In 2015, Ray journeyed into the remote Temagami region in Ontario, Canada, where he found himself immersed in Canada’s canoe culture, and the captivating legend of Archibald Belaney, better known as Grey Owl.
Born in Hastings in 1888, Belaney held a fascination for the Native peoples of North America, and at the age of seventeen left England for Canada.
After immersing himself in the culture lifestyle Native people, Belaney became deeply disturbed by what he perceived as the destruction of the Native way of life due to the loss of territory and the influence of white culture.
“Grey Owl was the most effective conservationist of his age; he preached a message of concern on behalf of the creatures of the wild that he found suffering in the advancing tide of industrialisation, with its pollution and callous destruction of habitat. He seemed to be too good to be true; a half-breed Native, capable of describing his wilderness experiences with perfect prose.” says Ray.
“His books were best-sellers and his audience grew to span the world, including Kings and Princesses. But on his death it was revealed that Grey Owl, Wa-Sha-Quon-Asin was not a Native at all, but in fact an Englishman who had travelled to Canada to live out a boyhood dream.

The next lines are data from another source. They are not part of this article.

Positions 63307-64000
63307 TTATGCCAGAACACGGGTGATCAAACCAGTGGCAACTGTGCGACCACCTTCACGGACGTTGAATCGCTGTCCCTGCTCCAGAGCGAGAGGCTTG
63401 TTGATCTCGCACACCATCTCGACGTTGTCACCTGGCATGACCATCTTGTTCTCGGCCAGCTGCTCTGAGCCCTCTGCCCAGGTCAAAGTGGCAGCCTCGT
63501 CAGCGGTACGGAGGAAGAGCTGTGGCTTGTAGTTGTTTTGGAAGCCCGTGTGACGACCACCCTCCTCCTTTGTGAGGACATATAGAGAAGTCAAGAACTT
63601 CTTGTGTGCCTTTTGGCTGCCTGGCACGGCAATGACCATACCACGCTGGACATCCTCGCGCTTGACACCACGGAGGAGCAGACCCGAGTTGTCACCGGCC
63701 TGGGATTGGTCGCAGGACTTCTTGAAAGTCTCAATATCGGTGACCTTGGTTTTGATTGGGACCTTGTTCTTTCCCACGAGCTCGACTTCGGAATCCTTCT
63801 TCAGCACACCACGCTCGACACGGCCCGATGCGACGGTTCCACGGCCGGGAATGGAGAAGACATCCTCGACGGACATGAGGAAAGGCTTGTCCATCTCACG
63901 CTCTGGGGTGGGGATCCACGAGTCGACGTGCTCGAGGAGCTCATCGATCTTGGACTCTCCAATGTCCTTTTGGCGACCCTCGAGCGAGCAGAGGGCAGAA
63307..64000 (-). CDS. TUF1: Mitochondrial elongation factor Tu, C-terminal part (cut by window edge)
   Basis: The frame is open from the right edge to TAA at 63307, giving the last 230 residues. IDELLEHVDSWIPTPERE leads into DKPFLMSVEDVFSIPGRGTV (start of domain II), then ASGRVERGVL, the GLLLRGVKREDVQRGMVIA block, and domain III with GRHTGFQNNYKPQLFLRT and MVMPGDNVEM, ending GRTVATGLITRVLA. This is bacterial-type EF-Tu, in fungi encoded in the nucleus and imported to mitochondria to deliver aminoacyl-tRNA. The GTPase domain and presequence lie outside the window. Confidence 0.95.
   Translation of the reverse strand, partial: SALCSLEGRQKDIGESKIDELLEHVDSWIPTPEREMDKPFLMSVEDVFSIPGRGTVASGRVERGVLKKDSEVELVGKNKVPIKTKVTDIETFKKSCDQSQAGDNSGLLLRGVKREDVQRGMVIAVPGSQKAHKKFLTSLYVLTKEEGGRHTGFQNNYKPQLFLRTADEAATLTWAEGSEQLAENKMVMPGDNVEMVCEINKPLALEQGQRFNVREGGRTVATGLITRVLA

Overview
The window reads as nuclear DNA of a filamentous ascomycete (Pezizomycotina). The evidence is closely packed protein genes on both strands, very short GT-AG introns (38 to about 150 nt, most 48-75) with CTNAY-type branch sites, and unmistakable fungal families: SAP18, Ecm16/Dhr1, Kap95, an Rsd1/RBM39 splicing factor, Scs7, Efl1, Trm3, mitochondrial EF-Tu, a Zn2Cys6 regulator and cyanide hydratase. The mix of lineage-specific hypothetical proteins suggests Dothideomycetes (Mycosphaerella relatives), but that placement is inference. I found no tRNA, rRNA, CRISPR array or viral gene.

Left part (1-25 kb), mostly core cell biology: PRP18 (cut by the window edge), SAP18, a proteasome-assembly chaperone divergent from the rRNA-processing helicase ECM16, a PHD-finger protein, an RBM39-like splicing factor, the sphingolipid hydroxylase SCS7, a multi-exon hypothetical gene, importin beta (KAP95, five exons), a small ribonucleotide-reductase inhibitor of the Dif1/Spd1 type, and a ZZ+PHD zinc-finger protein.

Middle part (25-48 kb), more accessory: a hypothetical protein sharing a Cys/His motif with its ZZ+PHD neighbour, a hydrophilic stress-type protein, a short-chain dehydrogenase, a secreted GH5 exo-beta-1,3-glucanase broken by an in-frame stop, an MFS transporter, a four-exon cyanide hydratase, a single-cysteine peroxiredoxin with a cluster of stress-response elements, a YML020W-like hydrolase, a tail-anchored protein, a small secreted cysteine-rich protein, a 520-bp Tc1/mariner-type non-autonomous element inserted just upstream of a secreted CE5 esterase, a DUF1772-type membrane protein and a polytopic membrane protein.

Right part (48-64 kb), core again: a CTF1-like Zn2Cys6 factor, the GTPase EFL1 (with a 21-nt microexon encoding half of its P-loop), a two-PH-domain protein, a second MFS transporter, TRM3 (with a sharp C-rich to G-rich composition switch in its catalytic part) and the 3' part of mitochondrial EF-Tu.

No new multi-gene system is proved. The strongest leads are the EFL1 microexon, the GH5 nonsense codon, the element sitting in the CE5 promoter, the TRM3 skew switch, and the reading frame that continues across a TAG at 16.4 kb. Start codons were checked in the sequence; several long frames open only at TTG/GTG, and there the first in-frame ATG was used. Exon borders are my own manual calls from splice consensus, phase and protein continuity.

“His real name was Archie Belaney, and his transformation into Grey Owl is one of the most fascinating human stories I have ever encountered. To have even the slightest chance to see beyond his accepted biography, one must walk for a while in his moccasins and encounter the lore and wisdom of the Anishinaabe First Nations and travel in the Ontario Wilderness. It is hard to imagine anyone with an open mind not being changed by this experience.
“The real joy of Grey Owl is the fact that he never betrayed the First Nations who so welcomed him. He never spoke of the ceremonies he had experienced, and in presenting his noble savage persona always claimed payment from his audience by making them think deeply about human influence on nature. In short, he was a hundred years ahead of his time. Even today, no popular naturalist has been able to enthral an audience while also explaining the negative impact of human society on wild lands in the way that he did.”